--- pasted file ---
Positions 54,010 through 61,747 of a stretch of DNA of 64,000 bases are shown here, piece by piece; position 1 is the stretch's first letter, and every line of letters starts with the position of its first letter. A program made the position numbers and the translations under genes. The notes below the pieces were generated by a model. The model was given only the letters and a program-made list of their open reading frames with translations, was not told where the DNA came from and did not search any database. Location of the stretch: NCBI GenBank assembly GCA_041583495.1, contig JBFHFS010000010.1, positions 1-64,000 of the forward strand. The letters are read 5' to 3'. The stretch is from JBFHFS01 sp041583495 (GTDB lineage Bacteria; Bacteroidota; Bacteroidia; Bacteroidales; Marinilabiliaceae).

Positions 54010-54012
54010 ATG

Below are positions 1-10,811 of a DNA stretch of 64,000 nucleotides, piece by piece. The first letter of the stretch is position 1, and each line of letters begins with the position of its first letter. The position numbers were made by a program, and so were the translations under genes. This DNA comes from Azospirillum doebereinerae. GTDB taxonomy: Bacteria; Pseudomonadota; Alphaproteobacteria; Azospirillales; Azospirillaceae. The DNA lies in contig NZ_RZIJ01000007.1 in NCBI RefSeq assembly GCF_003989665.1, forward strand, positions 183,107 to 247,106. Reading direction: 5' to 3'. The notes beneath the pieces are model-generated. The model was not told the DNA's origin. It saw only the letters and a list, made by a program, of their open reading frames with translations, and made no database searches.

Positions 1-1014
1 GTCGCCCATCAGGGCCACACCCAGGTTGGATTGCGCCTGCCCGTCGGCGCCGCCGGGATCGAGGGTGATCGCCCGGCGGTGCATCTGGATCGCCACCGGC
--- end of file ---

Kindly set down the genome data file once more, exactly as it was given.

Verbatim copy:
Positions 54,010 through 61,747 of a stretch of DNA of 64,000 bases are shown here, piece by piece; position 1 is the stretch's first letter, and every line of letters starts with the position of its first letter. A program made the position numbers and the translations under genes. The notes below the pieces were generated by a model. The model was given only the letters and a program-made list of their open reading frames with translations, was not told where the DNA came from and did not search any database. Location of the stretch: NCBI GenBank assembly GCA_041583495.1, contig JBFHFS010000010.1, positions 1-64,000 of the forward strand. The letters are read 5' to 3'. The stretch is from JBFHFS01 sp041583495 (GTDB lineage Bacteria; Bacteroidota; Bacteroidia; Bacteroidales; Marinilabiliaceae).

Positions 54010-54012
54010 ATG

Below are positions 1-10,811 of a DNA stretch of 64,000 nucleotides, piece by piece. The first letter of the stretch is position 1, and each line of letters begins with the position of its first letter. The position numbers were made by a program, and so were the translations under genes. This DNA comes from Azospirillum doebereinerae. GTDB taxonomy: Bacteria; Pseudomonadota; Alphaproteobacteria; Azospirillales; Azospirillaceae. The DNA lies in contig NZ_RZIJ01000007.1 in NCBI RefSeq assembly GCF_003989665.1, forward strand, positions 183,107 to 247,106. Reading direction: 5' to 3'. The notes beneath the pieces are model-generated. The model was not told the DNA's origin. It saw only the letters and a list, made by a program, of their open reading frames with translations, and made no database searches.

Positions 1-1014
1 GTCGCCCATCAGGGCCACACCCAGGTTGGATTGCGCCTGCCCGTCGGCGCCGCCGGGATCGAGGGTGATCGCCCGGCGGTGCATCTGGATCGCCACCGGC